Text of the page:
The Chevrolet Vega is a much maligned little car (with good reason), but there was one bright spot: the remarkable Cosworth Vega, a limited-edition model that boasted a British-made performance engine.
I never expected to have a Vega for Pick of the Week, but the 1976 Cosworth Vega advertised in ClassicCars.com for sale in Deltona, Florida, sounds like a tasty survivor offered for the affordable price of $15,500. The car is in restored condition, the seller states, with a Creamsicle orange paint job.
The car is equipped with the desirable five-speed manual transmission and has apparently been a Florida car its entire life, sparing it the rigors of northern winters that notoriously caused Vegas to rust out.
Cosworth Engineering of England produced the hand-built 2.0-liter engines, which benefited from the company’s experience with racing engines. The twin-cam four banger produced 111 horsepower and 107 pound-feet of torque, which might not sound all that impressive these days, but with a curb weight of just 2,760 pounds, the Cosworth Vega could sprint from zero to 60 in 7.7 seconds, according to tests at the time.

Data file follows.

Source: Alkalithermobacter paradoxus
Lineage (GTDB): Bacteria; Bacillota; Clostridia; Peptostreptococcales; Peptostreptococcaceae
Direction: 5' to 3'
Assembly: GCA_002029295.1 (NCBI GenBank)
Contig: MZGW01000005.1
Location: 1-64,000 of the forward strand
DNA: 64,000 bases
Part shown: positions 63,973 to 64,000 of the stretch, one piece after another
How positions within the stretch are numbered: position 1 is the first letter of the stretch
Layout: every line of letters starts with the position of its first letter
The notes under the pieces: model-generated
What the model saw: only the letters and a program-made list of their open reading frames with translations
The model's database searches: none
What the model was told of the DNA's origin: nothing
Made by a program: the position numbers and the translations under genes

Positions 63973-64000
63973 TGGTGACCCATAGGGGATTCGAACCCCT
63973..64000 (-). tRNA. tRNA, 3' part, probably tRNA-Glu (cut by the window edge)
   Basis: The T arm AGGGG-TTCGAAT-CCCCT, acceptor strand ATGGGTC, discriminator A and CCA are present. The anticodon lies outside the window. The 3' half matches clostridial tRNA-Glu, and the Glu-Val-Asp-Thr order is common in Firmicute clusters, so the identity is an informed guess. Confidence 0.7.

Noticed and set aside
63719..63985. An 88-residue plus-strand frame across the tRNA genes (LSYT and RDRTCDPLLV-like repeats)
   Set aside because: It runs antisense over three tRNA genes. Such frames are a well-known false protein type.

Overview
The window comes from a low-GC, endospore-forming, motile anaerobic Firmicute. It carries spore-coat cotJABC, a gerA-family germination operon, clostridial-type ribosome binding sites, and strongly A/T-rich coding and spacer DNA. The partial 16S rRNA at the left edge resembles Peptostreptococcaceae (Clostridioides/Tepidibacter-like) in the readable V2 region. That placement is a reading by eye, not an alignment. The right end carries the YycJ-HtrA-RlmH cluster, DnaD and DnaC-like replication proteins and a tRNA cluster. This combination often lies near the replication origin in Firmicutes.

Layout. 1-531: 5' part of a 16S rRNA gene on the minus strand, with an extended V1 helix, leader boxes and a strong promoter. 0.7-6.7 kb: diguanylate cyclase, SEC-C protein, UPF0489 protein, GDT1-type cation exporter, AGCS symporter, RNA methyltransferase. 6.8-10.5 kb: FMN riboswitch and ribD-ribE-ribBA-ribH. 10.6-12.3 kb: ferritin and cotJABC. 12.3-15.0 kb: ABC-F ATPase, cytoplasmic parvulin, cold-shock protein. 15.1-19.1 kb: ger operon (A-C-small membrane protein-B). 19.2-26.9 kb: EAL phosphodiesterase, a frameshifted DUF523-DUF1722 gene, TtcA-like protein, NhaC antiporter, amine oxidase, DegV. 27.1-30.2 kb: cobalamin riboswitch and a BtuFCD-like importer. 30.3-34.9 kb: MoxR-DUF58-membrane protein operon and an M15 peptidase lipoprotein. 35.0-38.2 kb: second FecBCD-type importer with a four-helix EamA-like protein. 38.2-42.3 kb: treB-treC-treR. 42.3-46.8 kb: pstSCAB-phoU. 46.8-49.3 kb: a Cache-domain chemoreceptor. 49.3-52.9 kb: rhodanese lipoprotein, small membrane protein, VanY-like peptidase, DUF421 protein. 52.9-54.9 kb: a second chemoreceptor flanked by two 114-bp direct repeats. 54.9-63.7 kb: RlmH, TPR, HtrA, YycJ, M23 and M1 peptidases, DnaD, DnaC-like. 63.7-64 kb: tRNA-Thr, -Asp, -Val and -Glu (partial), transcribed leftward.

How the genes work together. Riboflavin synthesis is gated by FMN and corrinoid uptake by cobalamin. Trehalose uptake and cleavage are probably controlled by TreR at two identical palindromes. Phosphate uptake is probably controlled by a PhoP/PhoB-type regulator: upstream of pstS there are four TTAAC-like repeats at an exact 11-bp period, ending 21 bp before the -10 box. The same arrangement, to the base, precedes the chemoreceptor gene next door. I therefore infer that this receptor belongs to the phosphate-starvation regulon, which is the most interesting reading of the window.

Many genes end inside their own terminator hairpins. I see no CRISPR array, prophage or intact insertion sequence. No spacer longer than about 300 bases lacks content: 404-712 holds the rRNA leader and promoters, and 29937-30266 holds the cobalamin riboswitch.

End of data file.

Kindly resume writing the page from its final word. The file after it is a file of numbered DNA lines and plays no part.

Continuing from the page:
The Cosworth Vega also received aggressive suspension tweaks, improved brakes and a special performance wheel-and-tire package. Contemporary road testers were impressed, several of them suggesting that this is what every Vega should have been like in the first place.
Notably, the Cosworth was the first Chevrolet passenger car with fuel injection, although the photos of this car’s engine show a pair of Weber side-draft carburetors. That aftermarket modification could help boost performance. The seller doesn’t reveal any other upgrades, but the Webers are a good sign of an engaged owner.
Cosworth Vegas are very rare. The cars were built for just two years, 1975-76, and only 3,508 of them were produced, compared with the run of ordinary Vegas during that time of more than 190,000. In 1976, just 1,447 Cosworth Vegas were made.
The sticking point was the price tag. In 1976, the list price topped $6,000, which was just several hundred dollars less than a new Corvette. With the Cosworth engine built overseas, they were expensive to produce. Only those performance enthusiasts who understood the exotic nature of these cars stepped up to buy.